Iraqis, U.S. Intensify Actions in Sadr City
Sunday, April 13, 2008
BAGHDAD, April 12 -- Iraqi and U.S. military forces on Saturday pushed deeper into the Sadr City neighborhood of Baghdad, an area largely controlled by Shiite militiamen loyal to anti-American cleric Moqtada al-Sadr.
A curfew imposed on Sadr City more than a week ago was lifted, and residents appeared on the streets as shops reopened, despite the large presence of U.S. and Iraqi security forces.
Leaders of Sadr's Mahdi Army militia reported that U.S. and Iraqi forces had split the area into at least two sections and were placing concrete barriers at a major intersection. American and Iraqi snipers patrolled from the rooftops of nearby buildings.
The Mahdi Army leaders also said Iraqi and American security forces had massed outside a home in Sadr City where a memorial service was being held for cleric Riyadh al-Nouri, a senior Sadr aide assassinated in the holy city of Najaf on Friday.
"The siege is still on," said Abu Haider, a Mahdi Army leader in Sadr City.
Abu Haider called the cancellation of the curfew a propaganda ploy and said government forces had opened just one entrance point for traffic into Sadr City, home to an estimated 2 million people.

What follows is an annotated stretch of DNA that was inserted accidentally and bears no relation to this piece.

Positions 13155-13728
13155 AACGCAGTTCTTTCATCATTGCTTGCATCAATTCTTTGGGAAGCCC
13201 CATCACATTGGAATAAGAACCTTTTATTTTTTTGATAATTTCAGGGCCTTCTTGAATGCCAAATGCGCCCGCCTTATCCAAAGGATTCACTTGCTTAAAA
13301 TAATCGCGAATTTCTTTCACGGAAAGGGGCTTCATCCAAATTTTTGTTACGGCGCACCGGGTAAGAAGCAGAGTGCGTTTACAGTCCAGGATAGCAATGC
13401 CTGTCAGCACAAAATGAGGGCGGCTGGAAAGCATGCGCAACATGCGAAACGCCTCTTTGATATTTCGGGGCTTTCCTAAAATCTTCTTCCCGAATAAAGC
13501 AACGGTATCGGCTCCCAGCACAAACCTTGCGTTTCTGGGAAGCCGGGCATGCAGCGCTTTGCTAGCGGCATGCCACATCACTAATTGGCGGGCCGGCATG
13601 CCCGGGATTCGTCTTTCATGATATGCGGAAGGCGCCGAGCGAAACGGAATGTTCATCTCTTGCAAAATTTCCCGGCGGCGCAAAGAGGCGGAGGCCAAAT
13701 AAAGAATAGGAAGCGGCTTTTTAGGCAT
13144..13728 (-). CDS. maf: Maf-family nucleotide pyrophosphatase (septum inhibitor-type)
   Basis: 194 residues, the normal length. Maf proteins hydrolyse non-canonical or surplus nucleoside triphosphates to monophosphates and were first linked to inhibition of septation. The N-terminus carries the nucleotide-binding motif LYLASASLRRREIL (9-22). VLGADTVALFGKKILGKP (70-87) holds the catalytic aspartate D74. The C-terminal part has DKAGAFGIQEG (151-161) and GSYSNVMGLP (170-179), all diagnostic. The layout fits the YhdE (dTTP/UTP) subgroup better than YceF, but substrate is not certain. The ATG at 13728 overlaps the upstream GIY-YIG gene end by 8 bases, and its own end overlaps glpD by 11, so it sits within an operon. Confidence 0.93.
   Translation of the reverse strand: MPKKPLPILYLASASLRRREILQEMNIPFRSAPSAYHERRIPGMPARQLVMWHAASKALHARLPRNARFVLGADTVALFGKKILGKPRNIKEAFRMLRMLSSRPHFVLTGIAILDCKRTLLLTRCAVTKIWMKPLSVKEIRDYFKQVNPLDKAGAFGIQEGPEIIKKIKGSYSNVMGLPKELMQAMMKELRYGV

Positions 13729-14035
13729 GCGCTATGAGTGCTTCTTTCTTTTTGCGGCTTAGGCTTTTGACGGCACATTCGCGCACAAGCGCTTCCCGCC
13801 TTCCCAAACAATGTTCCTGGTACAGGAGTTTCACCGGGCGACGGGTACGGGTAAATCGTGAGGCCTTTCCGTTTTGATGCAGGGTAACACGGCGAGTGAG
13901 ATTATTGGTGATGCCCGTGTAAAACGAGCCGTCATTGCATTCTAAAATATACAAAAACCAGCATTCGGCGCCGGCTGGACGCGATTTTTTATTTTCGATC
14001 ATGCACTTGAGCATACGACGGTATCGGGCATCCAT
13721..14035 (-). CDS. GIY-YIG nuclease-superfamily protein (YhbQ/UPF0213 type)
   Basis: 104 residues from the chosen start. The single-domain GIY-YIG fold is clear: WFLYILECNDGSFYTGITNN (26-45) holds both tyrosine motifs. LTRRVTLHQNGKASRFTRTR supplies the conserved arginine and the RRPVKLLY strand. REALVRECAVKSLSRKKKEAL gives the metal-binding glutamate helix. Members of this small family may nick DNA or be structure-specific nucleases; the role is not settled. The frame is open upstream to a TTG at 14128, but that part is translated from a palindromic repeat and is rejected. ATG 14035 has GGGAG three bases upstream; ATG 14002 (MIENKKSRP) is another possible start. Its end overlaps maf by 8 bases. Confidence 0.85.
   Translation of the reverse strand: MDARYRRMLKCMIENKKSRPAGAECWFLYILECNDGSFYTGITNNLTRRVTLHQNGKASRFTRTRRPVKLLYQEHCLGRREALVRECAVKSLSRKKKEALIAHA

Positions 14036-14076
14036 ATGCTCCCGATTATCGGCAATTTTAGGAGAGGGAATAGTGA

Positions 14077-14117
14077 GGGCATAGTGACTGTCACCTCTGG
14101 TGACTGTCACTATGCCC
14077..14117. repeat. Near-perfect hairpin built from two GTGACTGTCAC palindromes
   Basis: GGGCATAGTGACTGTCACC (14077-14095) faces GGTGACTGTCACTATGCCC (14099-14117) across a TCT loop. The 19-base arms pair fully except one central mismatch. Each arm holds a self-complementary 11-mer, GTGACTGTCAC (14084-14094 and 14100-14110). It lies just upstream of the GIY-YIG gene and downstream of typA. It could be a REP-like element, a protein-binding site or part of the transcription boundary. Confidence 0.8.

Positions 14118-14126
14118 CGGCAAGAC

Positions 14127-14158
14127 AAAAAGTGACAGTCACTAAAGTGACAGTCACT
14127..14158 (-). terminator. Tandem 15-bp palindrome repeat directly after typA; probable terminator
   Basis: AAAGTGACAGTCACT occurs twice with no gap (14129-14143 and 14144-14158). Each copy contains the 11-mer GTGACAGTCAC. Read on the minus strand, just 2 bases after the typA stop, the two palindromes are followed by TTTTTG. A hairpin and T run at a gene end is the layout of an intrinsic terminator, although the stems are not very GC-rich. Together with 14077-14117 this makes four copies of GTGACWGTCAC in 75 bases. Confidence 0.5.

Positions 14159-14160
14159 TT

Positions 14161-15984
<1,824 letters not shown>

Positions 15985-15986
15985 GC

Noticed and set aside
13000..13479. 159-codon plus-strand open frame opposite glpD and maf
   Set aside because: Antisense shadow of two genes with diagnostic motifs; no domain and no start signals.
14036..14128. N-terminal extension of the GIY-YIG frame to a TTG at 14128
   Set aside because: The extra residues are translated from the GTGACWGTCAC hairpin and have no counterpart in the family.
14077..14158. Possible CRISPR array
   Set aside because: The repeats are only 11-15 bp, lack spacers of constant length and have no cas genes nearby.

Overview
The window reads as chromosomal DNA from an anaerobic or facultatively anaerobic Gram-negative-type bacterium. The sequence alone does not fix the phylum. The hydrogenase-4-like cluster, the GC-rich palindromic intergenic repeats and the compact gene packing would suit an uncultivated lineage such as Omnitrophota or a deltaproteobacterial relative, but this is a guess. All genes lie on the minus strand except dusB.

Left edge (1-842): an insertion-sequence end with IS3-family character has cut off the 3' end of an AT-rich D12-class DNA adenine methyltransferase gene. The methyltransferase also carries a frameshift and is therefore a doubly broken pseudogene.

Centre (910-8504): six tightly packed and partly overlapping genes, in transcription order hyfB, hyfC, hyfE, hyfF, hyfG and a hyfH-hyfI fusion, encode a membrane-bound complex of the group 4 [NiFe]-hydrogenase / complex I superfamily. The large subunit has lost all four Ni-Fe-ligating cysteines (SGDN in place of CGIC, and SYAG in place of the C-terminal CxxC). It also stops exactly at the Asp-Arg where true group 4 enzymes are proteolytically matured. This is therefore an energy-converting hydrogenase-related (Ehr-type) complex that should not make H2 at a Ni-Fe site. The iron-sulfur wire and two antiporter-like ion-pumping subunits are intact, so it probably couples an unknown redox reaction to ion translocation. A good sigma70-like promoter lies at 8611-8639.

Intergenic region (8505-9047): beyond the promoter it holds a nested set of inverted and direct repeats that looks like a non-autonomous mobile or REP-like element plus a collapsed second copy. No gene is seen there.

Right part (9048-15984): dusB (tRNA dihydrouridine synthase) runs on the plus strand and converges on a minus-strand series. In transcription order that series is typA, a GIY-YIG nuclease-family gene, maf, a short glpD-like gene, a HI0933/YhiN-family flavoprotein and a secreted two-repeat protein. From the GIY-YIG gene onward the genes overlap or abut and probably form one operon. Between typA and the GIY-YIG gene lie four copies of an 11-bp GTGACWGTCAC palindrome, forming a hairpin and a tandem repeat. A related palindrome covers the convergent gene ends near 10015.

"You can imagine the traffic jam," he said.
Separately, the U.S. military said an American soldier was killed by a roadside bomb Saturday morning in northwest Baghdad. At least 19 American troops have been killed in Iraq since last Sunday, making it the deadliest week for U.S. troops in Iraq this year, according to a count by the Associated Press.
Hundreds of people have died in fighting between Sadr's followers and U.S. and Iraqi forces since late last month, when Prime Minister Nouri al-Maliki launched a major offensive against the militia and other groups in the southern port city of Basra.
Sadr aides have said they detected a political motive in the Basra offensive and the continuing operations against the Mahdi Army. Sadr's supporters, who are vying for power against Maliki's party and other Shiite movements, expect to do well in key provincial and local elections set for later this year.
The U.S. military said 11 fighters were killed in operations in Sadr City on Friday, as American and Iraqi forces battled snipers and fighters firing machine guns and rocket-propelled grenades. A drone-fired missile killed three men planting roadside bombs, the military said.
The U.S. military said that two armored vehicles were damaged in the Sadr City fighting but that no U.S. or Iraqi troops were killed or seriously injured.
Abu Haider said that American helicopters hovered above Sadr City on Friday night and that civilians were injured in the fighting, which damaged homes and shops.
Maj. Mark Cheadle, a U.S. military spokesman, reported that the fighting was less intense Saturday and that American and Iraqi forces were setting up security stations to be manned by Iraqis.
"They can't stop that," Cheadle said, referring to the militiamen. "It's just a matter of how painful they want to make it."
Special correspondent K.I. Ibrahim and other Washington Post staff contributed to this report.